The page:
Greenpeace has praised Telstra’s commitment to renewable energy in Australia and chastised Optus and NBN for their failure to act.
In a new report looking at the carbon impact of telcos and data center firms in Australia, Greenpeace noted that the telecommunications, IT, and technology service sectors consume around four percent of Australia’s electricity; totaling around 3,603GWh of electricity annually and generating 2.9 million tonnes of carbon emissions.
“A fully renewably-powered Internet and IT service sector is an essential part of a low carbon economy,” the company said in the report. “However, at a practical level, the Australian IT and telecommunications sector still has a long way to go in procuring sufficient renewable energy to match their growing energy demand.”
The report does not include hyperscalers such as Google, Apple, Facebook, and Microsoft – companies that have all made pledges to become carbon-neutral and made significant investments in renewable energy projects – or other smaller data center players. It instead focused on domestic telcos and a number of data center firms in the country.
“While heavyweight Telstra is leading the pack, followed by TPG Telecom, Amazon Australia and Global Switch, Equinix, NextDC and Fujitsu Australia all need to up their game, and Optus and NBN Co are at risk of falling behind in the corporate race to renewable energy,” the company said.
Greenpeace praised Telstra, Australia’s biggest telco and 13th biggest energy user. The company promised to be carbon neutral from 2020, enable renewable energy generation equivalent to 100 percent of its consumption by 2025, and reduce emissions by at least 50 percent by 2030.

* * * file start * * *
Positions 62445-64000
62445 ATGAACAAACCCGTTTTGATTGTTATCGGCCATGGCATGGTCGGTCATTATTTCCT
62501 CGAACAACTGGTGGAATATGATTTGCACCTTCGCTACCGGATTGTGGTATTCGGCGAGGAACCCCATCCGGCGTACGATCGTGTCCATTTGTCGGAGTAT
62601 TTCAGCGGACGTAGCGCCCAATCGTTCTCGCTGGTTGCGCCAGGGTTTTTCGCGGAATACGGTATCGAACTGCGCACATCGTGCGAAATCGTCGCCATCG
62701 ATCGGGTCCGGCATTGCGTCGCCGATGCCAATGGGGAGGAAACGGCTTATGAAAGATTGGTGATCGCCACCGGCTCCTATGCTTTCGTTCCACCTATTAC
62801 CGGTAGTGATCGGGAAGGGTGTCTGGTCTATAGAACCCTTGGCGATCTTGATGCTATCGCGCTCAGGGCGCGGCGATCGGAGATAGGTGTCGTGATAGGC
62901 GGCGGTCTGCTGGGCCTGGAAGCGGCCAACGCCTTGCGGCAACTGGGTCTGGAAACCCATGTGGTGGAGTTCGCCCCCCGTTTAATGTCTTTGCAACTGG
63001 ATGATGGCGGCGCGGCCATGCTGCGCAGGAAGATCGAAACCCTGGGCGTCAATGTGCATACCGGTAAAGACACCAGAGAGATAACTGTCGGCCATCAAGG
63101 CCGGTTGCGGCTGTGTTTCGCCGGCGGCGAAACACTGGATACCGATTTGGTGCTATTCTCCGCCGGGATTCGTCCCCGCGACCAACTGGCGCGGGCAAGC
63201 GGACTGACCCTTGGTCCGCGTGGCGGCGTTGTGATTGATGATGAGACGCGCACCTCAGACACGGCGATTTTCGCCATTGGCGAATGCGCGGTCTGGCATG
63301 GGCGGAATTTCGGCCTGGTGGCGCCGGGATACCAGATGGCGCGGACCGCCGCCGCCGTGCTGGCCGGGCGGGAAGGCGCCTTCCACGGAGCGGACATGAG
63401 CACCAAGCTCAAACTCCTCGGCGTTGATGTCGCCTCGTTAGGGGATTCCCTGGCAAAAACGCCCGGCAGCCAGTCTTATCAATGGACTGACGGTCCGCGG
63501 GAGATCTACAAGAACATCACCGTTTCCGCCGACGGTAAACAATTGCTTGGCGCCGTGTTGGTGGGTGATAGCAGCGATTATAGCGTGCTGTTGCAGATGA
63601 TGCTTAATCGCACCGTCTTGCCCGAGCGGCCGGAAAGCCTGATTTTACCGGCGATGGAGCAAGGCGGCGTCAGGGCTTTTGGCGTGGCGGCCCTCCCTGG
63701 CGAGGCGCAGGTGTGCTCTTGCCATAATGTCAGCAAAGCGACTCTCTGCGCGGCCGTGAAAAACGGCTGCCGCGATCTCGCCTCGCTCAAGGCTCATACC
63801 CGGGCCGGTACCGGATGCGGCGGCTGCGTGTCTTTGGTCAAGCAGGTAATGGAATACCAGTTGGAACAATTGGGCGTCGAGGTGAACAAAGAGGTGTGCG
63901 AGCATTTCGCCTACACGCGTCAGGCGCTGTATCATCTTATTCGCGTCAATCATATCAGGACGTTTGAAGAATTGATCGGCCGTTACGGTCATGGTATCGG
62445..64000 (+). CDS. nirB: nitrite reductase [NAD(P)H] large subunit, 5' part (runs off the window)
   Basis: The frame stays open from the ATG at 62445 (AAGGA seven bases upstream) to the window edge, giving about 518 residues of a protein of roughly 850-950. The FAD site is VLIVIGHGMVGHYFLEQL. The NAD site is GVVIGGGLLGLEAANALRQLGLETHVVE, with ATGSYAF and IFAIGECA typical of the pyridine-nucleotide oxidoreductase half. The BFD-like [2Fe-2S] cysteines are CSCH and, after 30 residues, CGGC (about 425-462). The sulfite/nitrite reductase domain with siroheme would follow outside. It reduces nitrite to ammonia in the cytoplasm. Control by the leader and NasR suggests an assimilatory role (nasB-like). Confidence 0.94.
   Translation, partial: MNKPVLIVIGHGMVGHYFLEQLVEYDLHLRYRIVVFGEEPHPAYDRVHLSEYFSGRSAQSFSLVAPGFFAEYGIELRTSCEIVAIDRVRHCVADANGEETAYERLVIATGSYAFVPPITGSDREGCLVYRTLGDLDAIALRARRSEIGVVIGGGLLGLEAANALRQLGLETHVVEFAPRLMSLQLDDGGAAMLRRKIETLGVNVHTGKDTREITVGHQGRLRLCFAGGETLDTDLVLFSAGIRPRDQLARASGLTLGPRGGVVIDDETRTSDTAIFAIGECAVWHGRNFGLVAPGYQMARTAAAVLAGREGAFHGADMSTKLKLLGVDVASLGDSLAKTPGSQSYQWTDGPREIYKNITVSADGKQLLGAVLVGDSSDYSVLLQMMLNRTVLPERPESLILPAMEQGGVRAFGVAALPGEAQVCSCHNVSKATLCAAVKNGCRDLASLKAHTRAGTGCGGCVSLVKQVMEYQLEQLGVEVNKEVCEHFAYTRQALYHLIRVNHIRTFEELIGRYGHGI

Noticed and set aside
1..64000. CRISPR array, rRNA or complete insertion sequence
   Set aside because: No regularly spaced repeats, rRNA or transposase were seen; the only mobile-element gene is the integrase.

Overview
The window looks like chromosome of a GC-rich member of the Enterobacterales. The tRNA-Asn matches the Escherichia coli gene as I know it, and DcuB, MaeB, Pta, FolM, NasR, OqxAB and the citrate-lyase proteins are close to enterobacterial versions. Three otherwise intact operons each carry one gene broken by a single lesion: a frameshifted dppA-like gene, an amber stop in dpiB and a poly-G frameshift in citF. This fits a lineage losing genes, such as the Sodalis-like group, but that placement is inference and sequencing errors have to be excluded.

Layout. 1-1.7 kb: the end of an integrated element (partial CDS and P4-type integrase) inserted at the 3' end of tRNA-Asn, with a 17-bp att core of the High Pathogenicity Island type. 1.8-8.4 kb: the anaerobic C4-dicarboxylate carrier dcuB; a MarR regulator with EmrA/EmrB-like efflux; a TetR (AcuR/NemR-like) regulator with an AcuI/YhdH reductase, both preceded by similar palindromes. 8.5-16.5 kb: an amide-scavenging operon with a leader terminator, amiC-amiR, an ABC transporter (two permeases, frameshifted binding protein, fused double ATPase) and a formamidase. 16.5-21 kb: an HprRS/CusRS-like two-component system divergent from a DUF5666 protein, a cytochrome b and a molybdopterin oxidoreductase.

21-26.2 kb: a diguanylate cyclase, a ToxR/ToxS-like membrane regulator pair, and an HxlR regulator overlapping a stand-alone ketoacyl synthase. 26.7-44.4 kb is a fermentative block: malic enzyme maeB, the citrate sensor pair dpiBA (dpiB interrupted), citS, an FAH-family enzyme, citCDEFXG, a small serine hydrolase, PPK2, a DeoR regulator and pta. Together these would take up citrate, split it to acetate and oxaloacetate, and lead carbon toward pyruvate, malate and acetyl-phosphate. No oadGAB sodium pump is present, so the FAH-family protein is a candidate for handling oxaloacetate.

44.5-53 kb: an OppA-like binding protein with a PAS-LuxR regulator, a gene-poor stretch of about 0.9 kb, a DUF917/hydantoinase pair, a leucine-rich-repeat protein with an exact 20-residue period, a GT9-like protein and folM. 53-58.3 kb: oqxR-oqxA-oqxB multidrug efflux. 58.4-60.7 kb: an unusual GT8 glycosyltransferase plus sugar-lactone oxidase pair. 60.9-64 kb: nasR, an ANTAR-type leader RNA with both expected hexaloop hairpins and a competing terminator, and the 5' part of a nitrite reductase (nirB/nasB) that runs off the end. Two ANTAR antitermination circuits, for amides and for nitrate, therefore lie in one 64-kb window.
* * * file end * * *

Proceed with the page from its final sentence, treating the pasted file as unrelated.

TPG Telecom, owner of telco brands such as Vodafone, TPG, iiNet, Internode, Lebara, AAPT, and 'green' mobile plan provider felix, made a similar pledge for its Australian operations earlier this year.
However, Greenpeace noted certain companies are lacking in their green pledges. NBN and Optus are yet to make public commitment to carbon reductions.
“Of Australia’s top three telcos, only Optus, the second-largest telecommunications provider in the country – and second-largest telco emitter – is yet to make a renewable electricity commitment.”
Of the data center companies reporting to the government’s National Greenhouse and Energy Reporting (NGER) Scheme, only Amazon and Global Switch have targets of 100 percent renewable by 2025 and 2030 respectively.
The charity called on NextDC and Equinix to set “credible timelines” for carbon goals and called Fujitsu’s target of 2050 “woefully inadequate.”
It also noted that only Telstra, NextDC, and Amazon have actually signed renewable energy deals to date. Amazon has funded two solar projects in New South Wales and a wind farm in Victoria, while NextDC signed a PPA with a wind farm in Victoria in 2017.
As well as previously signing PPAs for wind and solars farms in Victoria and Queensland, this week Telstra signed a new power purchase agreement with Naturgy Energy to build a new 58MW wind farm known as Crookwell 3 in New South Wales.
If the nine companies mentioned switched their operations to new renewable energy, they would generate nearly 1.25GW of new wind and solar projects. Greenpeace called upon telcos and data center companies to all commit to 100 percent renewable electricity by 2025, sign up to the global RE100 initiative, and sign Power Purchase Agreements to secure renewable electricity with new wind and solar projects, as well as work together around policy and regulatory environment.
“The telecommunications industry can and must be a leader in this energy transition, the company said. “Good progress is being made, but there is still much work to be done.”
The report also noted how energy companies Origin Energy and AGL have recently entered the telco space offering fiber to customers, and how the two companies "dwarf the above companies in terms of carbon pollution," due to the coal and gas the companies burn to generate electricity.
"Unless both Origin and AGL commit to phasing out their coal-burning power stations by 2030 and replace them with renewable energy, these companies will represent the highest polluting telco offering and threaten to hamper the clean energy revolution otherwise happening in the telco space."